4. The Ragbirds

Erin Zindle of The Ragbirds
The Ragbirds were fantastic. Erin Zindle plays the violin spectacularly, hitting notes well above the typical scale that one associates with normal playing. She played fast, slow and anywhere in between, and she did so effortlessly. Her voice is melodic and warm and perfectly suited for the road-folk style of music that the Ragbirds play. The rest of the band were along for the ride, steering the ship through tidal waves of joy, wonder and sorrow. Imagine driving a car across the United States and the natural soundtrack that would accompany it. That's The Ragbirds.

Interesting Factoid: The Ragbirds have now played in 47 states. The only states they haven't performed in are Utah, Alaska, and Hawaii.

3. The Wailers

Al Anderson of The Wailers. 
It seems that everybody was excited to see the Wailers play. Not only did the crowd in front of the stage triple in size, but musicians from other bands came out of their backstage hiding spots to witness this legendary act. The Wailers did not disappoint. Led by original Wailer and reggae bass pioneer Aston Barrett, the band immediately began to spread the gospel of the Rastafari through music. They were billed as playing the Legend album in it's entirety, but they also found time to put in a few other songs as well, such as "Positive Vibrations", "Punky Reggae Party" and "Trenchtown Rock." They drifted from song to song effortlessly and musically was right on point. The entire crowd, backstage musicians and all, was dancing to the Jamaican rhythms. The vibe was incredible. If one band brought everybody together during this festival, it was the Wailers. Their set lasted an hour and a half, but it seemed to be over as soon as it started.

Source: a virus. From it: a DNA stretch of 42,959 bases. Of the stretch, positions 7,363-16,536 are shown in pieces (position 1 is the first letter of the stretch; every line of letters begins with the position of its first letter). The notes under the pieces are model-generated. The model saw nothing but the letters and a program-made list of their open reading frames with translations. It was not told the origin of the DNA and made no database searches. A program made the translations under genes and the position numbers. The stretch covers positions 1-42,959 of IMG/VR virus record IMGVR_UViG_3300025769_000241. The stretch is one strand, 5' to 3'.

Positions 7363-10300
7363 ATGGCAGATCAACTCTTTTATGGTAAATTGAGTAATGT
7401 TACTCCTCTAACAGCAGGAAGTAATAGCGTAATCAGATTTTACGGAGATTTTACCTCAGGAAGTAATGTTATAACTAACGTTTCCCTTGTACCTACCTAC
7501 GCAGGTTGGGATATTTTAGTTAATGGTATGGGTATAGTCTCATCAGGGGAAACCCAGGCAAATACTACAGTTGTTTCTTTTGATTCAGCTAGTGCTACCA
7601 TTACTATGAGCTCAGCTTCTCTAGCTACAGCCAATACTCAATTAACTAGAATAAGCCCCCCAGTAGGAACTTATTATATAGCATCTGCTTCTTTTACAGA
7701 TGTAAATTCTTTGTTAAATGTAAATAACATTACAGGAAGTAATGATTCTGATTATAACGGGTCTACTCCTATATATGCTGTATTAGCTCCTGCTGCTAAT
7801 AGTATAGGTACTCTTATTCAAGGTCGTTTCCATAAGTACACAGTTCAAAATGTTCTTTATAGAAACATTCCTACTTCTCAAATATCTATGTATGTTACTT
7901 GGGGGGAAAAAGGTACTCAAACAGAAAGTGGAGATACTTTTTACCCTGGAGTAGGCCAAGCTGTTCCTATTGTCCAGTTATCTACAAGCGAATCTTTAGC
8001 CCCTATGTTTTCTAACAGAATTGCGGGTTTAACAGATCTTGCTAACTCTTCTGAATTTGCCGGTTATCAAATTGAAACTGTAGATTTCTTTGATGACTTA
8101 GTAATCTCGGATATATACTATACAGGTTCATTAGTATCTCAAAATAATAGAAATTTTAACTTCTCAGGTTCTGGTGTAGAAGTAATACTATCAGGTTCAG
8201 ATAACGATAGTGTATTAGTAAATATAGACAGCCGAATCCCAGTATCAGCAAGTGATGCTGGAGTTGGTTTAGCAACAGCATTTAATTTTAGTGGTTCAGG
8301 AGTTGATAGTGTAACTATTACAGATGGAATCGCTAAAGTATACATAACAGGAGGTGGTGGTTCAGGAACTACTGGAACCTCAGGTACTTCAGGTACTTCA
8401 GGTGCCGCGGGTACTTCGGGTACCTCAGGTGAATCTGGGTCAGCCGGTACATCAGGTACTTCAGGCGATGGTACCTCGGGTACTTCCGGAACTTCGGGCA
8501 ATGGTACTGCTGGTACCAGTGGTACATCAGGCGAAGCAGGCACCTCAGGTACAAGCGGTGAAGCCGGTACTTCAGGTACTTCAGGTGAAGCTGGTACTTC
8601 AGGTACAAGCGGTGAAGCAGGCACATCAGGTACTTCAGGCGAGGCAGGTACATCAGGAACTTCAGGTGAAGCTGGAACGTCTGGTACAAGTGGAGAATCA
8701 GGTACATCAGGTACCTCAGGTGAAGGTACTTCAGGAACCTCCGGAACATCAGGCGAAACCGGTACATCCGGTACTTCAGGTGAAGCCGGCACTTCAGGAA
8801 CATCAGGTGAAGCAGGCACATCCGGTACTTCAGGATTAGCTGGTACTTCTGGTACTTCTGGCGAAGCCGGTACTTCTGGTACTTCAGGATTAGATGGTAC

Interesting Factoid: Despite the billing that said that The Wailers would play the entire Legend album, they did not play "Redemption Song" or "No Woman No Cry" in Legend Valley.